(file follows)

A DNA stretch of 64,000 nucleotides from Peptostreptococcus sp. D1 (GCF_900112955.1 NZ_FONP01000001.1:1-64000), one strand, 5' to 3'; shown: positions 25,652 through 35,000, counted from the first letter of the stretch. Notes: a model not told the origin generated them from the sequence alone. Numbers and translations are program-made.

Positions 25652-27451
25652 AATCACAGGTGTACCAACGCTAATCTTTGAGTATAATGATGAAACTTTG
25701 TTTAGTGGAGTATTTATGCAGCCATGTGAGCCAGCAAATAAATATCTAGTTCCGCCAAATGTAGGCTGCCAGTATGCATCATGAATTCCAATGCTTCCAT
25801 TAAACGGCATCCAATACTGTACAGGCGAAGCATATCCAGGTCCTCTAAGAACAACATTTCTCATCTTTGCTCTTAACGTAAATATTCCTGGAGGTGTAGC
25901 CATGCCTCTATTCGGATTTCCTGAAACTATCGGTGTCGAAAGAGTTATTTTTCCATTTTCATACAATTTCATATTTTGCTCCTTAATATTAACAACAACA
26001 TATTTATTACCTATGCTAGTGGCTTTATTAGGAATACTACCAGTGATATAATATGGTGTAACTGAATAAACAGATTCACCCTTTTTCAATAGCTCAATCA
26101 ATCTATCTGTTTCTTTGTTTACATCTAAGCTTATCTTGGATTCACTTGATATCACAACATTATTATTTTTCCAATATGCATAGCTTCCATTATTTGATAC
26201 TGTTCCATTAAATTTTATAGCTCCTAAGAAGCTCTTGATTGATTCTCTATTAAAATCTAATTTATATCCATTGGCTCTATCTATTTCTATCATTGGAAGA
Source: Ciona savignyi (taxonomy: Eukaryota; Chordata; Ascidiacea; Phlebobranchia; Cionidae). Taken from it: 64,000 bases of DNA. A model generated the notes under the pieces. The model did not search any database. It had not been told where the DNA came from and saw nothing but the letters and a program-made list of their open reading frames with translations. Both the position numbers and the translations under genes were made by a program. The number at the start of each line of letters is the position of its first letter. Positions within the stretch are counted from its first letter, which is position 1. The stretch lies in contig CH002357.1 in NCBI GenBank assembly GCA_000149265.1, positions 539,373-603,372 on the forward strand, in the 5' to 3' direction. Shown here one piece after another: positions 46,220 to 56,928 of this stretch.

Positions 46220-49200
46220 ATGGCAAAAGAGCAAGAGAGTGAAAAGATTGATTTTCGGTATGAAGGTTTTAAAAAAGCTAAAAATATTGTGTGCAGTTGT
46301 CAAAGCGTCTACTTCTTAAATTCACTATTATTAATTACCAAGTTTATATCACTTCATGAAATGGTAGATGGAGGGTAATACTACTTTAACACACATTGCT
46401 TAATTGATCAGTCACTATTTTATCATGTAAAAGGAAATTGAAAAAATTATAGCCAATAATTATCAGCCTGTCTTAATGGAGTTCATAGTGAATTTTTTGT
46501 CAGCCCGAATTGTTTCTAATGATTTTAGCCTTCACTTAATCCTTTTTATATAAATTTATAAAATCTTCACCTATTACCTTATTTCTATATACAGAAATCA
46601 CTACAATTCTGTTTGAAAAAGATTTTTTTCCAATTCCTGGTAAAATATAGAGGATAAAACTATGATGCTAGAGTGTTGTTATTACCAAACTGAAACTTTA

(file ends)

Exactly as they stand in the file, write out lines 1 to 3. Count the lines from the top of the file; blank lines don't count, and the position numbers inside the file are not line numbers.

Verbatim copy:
A DNA stretch of 64,000 nucleotides from Peptostreptococcus sp. D1 (GCF_900112955.1 NZ_FONP01000001.1:1-64000), one strand, 5' to 3'; shown: positions 25,652 through 35,000, counted from the first letter of the stretch. Notes: a model not told the origin generated them from the sequence alone. Numbers and translations are program-made.

Positions 25652-27451
25652 AATCACAGGTGTACCAACGCTAATCTTTGAGTATAATGATGAAACTTTG